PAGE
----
Q: Is it beneficial—and safe—to take colloidal silver?

A: No on both counts. The Food and Drug Administration (FDA) banned the use of colloidal silver and silver salts in over-the-counter drugs in 1999, declaring them neither safe nor effective. Dietary supplements containing them can still be sold, however, if they don't make medical claims. The government has taken action against many companies that do make such claims, but that hasn't put an end to the products.

Colloidal silver is a suspension of fine silver particles, usually marketed as a liquid or as lozenges. Though it's touted as a cure-all for everything from acne and arthritis to herpes and cancer, there's no evidence that colloidal silver has any health benefits.

In addition to dietary supplements, colloidal silver products also are available in suspensions that can be applied to the skin. Silver was used medicinally before less-toxic drugs were developed and there are still a few approved topical uses for it. But silver is not an essential mineral and it has no known function in the body.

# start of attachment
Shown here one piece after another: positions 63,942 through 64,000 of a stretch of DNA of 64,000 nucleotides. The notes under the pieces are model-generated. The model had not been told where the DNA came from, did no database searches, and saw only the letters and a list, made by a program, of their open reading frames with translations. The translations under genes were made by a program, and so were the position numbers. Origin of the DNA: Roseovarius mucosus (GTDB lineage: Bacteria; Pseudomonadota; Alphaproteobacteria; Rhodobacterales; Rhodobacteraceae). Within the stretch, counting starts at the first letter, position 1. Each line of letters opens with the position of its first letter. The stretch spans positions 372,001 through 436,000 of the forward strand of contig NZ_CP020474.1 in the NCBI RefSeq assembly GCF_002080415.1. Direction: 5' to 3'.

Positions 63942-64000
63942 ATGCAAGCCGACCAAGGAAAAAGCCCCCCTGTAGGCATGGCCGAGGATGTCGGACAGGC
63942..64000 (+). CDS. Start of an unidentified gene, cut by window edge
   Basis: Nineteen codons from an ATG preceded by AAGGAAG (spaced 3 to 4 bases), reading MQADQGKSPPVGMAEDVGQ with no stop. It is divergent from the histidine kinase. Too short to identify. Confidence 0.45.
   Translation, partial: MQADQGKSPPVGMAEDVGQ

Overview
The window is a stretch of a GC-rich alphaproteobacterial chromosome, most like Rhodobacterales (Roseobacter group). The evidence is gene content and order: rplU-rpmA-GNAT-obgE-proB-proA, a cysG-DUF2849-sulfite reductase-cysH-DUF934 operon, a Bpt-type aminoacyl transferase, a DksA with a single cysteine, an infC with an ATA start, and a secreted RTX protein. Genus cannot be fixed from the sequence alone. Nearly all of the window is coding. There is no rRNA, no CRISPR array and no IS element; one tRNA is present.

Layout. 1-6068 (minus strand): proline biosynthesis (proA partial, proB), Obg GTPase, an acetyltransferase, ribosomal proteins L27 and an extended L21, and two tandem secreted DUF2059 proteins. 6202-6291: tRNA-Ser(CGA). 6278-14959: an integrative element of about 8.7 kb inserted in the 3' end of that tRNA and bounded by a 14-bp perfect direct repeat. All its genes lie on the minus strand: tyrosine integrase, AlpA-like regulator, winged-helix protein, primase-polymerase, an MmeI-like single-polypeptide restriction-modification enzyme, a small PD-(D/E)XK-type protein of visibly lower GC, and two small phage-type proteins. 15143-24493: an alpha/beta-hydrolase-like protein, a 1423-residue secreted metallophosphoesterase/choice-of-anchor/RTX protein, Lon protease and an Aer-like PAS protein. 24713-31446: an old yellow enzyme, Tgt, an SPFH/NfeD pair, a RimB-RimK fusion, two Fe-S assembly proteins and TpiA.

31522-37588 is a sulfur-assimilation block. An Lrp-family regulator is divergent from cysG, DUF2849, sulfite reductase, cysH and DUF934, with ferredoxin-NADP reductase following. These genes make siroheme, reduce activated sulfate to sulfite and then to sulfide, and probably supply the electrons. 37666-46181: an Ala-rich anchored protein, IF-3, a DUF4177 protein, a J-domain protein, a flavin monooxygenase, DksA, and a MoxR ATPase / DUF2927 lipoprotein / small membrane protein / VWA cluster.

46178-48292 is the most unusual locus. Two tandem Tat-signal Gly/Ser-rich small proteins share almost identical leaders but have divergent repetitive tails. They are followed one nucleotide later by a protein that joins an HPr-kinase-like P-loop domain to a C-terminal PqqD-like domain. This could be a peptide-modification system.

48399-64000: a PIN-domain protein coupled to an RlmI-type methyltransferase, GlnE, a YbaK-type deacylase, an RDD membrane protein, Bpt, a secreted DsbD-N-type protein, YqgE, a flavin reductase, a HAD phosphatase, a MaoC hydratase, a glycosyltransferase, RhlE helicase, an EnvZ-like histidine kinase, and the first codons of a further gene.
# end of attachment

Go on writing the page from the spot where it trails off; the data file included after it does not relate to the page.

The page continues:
Colloidal silver can, on the other hand, have side effects. Silver particles can accumulate in tissues and organs and turn your skin, nails and the whites of your eyes a harmless, but permanent, blue-gray color. Of more concern, colloidal silver can damage the kidneys and nervous system and have other serious effects. It may cause seizures and also can interfere with medications, including some antibiotics and certain thyroid drugs. Don't take colloidal silver or silver salts.

By the way: There's also no credible evidence to back up the farfetched claims made for other "colloidal mineral" products, which typically include a mix of minerals, amino acids, enzymes and other substances.

Source: Adapted from an article originally published in The University of California, Berkeley Wellness Letter (September 2011)

Publication Review By: the Editorial Staff at HealthCommunities.com

Published: 14 Sep 2011

Last Modified: 17 Mar 2015